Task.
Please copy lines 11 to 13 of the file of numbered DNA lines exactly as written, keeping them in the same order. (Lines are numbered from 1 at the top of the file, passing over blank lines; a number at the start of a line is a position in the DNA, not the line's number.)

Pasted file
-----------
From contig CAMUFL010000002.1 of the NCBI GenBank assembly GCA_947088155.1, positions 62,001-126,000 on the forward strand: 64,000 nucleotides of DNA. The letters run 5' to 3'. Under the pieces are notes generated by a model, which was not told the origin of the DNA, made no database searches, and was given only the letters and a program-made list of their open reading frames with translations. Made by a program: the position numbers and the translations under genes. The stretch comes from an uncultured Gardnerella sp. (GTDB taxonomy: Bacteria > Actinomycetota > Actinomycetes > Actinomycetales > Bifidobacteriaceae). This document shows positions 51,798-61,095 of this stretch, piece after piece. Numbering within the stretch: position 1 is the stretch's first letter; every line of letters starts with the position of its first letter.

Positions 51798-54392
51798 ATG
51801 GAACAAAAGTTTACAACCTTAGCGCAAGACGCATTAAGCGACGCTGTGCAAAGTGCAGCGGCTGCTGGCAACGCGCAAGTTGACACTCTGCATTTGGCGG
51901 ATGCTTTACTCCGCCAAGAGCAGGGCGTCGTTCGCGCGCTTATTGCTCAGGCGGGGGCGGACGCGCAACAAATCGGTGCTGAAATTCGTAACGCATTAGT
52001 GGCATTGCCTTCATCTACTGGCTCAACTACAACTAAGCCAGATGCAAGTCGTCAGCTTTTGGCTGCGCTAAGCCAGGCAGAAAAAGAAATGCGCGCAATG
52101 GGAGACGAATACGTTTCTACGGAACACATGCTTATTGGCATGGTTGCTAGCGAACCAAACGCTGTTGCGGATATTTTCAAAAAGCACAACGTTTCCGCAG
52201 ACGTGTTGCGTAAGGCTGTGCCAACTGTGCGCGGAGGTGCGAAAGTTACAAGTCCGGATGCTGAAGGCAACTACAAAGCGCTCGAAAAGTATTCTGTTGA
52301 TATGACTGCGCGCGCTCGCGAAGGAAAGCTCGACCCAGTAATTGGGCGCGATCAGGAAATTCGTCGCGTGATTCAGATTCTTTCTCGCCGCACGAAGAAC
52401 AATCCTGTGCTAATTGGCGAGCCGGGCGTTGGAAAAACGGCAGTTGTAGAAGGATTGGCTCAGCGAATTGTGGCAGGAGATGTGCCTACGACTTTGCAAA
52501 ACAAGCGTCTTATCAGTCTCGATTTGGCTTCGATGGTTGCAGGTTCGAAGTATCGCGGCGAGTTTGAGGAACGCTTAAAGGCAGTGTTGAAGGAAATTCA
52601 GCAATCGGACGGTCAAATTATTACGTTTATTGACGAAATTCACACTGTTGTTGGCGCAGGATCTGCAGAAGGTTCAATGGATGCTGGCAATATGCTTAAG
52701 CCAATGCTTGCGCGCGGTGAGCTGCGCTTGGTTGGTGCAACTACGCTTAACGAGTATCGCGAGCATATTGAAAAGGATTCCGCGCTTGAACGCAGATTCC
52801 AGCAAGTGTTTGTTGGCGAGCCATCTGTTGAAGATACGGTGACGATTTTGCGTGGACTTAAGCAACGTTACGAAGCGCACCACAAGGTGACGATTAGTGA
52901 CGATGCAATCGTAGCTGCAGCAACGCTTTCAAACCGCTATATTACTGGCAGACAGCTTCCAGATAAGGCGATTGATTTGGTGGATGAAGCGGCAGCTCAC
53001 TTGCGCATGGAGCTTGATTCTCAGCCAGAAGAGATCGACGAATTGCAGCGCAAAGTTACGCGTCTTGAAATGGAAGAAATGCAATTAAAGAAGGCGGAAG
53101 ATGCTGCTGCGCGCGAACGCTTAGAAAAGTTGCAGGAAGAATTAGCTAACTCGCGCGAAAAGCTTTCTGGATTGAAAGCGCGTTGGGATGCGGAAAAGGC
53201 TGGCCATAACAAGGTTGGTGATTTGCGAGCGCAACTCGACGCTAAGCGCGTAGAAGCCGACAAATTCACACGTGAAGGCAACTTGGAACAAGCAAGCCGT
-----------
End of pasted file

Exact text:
52501 ACAAGCGTCTTATCAGTCTCGATTTGGCTTCGATGGTTGCAGGTTCGAAGTATCGCGGCGAGTTTGAGGAACGCTTAAAGGCAGTGTTGAAGGAAATTCA
52601 GCAATCGGACGGTCAAATTATTACGTTTATTGACGAAATTCACACTGTTGTTGGCGCAGGATCTGCAGAAGGTTCAATGGATGCTGGCAATATGCTTAAG
52701 CCAATGCTTGCGCGCGGTGAGCTGCGCTTGGTTGGTGCAACTACGCTTAACGAGTATCGCGAGCATATTGAAAAGGATTCCGCGCTTGAACGCAGATTCC